Individual Superlative: Surely You Jest – The jester who appears in the title sequence shows up between each of the shorts to tie them all together and is either comical or creepy, depending on your opinion of jesters in general.

Want to Watch it? Christmas Cracker is available on YouTube.

Santa’s Workshop

TitleDebuted in 1932

7 minutes

Plot in 3 Sentences: It’s Christmas Eve and the elves are busy prepping the reindeer and finalizing all the toys. Santa makes a final review of the naughty and nice list and inspects the toys before packing them up for his trip. A toy airplane knocks several shelves worth of toys onto the floor, where they have an impromptu parade into Santa’s bag and he bids everyone farewell, then flies away on his sleigh.

Fun Fact: This was the fourth Silly Symphony animated short to be released in full color.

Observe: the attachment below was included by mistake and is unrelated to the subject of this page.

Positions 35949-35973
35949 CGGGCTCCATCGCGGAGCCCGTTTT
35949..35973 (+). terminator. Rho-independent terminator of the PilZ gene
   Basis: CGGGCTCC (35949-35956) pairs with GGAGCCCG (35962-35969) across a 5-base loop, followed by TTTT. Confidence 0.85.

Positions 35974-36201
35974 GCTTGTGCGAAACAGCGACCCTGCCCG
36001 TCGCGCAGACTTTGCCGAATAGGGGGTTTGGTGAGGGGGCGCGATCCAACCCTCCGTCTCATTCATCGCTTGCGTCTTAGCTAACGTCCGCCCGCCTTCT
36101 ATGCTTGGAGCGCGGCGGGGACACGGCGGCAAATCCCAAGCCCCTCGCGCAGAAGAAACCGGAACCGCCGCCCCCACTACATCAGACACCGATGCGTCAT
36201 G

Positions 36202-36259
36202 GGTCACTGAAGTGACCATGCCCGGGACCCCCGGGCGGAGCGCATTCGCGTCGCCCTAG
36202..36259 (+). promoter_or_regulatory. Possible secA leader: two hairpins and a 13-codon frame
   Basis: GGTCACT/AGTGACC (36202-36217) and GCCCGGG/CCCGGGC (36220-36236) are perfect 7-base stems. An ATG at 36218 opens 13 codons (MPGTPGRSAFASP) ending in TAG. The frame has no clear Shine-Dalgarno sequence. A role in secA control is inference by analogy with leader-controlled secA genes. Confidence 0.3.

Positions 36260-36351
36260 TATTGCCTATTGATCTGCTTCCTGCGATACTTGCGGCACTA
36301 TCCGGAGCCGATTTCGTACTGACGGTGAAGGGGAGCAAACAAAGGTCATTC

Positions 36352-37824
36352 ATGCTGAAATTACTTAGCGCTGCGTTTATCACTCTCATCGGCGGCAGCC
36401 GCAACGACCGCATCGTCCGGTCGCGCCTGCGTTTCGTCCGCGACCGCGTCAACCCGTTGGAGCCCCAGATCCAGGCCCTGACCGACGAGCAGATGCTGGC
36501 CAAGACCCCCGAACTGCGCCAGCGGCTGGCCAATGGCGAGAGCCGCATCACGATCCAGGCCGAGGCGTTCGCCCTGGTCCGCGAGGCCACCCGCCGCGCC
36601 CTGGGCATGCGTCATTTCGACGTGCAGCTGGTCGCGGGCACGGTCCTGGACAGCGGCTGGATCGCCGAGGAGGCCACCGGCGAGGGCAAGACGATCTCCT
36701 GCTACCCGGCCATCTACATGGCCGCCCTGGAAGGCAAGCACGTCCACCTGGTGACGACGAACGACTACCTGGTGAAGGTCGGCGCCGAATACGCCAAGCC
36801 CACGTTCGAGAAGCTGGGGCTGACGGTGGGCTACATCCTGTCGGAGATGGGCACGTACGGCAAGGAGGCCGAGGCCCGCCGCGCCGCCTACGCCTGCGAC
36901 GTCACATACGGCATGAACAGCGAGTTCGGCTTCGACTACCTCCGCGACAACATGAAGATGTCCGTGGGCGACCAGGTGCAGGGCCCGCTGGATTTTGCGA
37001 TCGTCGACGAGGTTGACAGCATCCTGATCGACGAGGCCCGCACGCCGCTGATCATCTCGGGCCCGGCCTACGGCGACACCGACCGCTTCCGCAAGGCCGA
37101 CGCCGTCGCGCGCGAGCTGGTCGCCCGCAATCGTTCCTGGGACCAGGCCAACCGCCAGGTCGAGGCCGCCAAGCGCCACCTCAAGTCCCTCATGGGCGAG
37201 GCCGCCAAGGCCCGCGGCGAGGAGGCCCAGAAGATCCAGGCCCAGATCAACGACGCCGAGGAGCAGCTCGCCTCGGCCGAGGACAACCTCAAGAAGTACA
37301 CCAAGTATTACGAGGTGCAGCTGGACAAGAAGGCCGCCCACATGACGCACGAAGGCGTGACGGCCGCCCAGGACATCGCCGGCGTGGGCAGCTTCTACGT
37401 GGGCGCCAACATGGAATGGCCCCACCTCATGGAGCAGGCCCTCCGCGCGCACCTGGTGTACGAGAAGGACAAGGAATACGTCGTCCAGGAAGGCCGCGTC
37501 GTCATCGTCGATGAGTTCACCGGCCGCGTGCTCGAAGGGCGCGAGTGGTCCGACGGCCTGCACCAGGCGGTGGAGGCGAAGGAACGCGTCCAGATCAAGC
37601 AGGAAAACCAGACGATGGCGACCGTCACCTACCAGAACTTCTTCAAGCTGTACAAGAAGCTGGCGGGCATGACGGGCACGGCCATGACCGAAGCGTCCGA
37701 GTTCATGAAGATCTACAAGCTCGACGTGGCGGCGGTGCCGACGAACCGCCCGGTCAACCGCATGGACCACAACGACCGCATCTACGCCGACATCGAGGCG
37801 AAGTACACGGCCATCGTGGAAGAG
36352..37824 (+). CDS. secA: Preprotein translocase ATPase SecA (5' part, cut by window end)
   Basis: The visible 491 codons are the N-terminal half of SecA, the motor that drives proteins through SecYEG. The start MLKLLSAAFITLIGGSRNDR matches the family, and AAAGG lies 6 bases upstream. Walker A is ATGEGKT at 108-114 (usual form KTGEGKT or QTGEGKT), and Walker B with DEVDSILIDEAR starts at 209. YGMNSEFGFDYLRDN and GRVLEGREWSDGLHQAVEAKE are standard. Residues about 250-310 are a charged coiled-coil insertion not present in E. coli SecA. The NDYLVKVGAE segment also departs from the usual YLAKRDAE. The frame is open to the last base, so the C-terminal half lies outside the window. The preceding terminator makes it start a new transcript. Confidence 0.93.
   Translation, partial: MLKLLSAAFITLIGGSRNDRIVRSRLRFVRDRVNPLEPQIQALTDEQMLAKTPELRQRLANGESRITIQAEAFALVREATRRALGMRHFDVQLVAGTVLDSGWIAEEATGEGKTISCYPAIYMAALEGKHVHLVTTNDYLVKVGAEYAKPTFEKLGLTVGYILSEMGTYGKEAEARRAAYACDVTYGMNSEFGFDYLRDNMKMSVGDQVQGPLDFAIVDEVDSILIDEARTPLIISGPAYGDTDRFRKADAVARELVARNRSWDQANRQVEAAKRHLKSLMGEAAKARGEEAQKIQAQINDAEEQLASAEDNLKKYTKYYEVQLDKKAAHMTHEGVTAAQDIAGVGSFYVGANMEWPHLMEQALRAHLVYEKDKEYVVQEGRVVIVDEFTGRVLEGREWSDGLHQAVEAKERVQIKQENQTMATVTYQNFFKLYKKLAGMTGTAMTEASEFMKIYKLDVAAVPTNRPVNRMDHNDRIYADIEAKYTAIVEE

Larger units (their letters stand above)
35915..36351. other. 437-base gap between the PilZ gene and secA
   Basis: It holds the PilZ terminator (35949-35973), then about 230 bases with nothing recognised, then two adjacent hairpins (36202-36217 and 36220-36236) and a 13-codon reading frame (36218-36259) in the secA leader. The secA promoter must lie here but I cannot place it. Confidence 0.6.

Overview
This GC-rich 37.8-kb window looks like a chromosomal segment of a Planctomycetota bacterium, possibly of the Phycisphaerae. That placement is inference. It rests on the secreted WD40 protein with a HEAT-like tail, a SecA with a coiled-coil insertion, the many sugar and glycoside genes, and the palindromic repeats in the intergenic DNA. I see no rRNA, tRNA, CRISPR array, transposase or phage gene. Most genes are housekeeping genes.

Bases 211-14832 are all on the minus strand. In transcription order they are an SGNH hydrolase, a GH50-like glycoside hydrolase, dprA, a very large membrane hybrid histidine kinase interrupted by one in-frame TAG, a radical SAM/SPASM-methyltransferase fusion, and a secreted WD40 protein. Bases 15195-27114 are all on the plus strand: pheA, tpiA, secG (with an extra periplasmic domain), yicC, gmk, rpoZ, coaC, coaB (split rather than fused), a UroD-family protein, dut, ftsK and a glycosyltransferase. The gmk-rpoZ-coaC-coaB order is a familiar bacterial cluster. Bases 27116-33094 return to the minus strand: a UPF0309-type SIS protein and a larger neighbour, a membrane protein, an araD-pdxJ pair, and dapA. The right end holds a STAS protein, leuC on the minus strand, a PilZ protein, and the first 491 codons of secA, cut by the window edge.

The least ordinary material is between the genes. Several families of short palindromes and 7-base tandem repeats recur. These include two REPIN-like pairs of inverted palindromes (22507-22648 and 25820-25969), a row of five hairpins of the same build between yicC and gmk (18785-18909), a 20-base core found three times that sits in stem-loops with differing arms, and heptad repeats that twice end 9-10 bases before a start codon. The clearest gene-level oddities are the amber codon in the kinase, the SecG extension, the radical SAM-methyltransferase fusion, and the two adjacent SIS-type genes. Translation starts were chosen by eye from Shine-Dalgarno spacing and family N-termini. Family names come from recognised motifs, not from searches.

My thoughts: Disney’s contract distribution deal with United Artists significantly boosted the quality of the studio’s animated shorts and this is one where you can really see the difference. The backgrounds are loaded with details and there’s so much going on in every frame. I think I saw this one for the first time as part of the Disney Channel Christmas special, when it was kind of meshed together with The Night Before Christmas (which picks up right where this one leaves off) and I loved it. I’ve always had a particular love of those cartoons that showed manufacturers or artists at work, with lots of funny gags on how things are made. This one is full of all kinds of silly concepts, such as checkerboard paint (for making checkerboards) and scaring the dolls with spiders to make their hair stand on end so it can be permed. The scene in which an African-American doll says ‘mammy’ instead of ‘mama’ is almost always removed when this short is aired. Santa is depicted as delightfully jolly and fun-loving, succumbing to the urge to play with his own toys a bit. And the elf who promises to add a cake of soap to Billy Brown’s stocking is voiced by Walt Disney himself. This one’s a nice dash of Christmas cheer.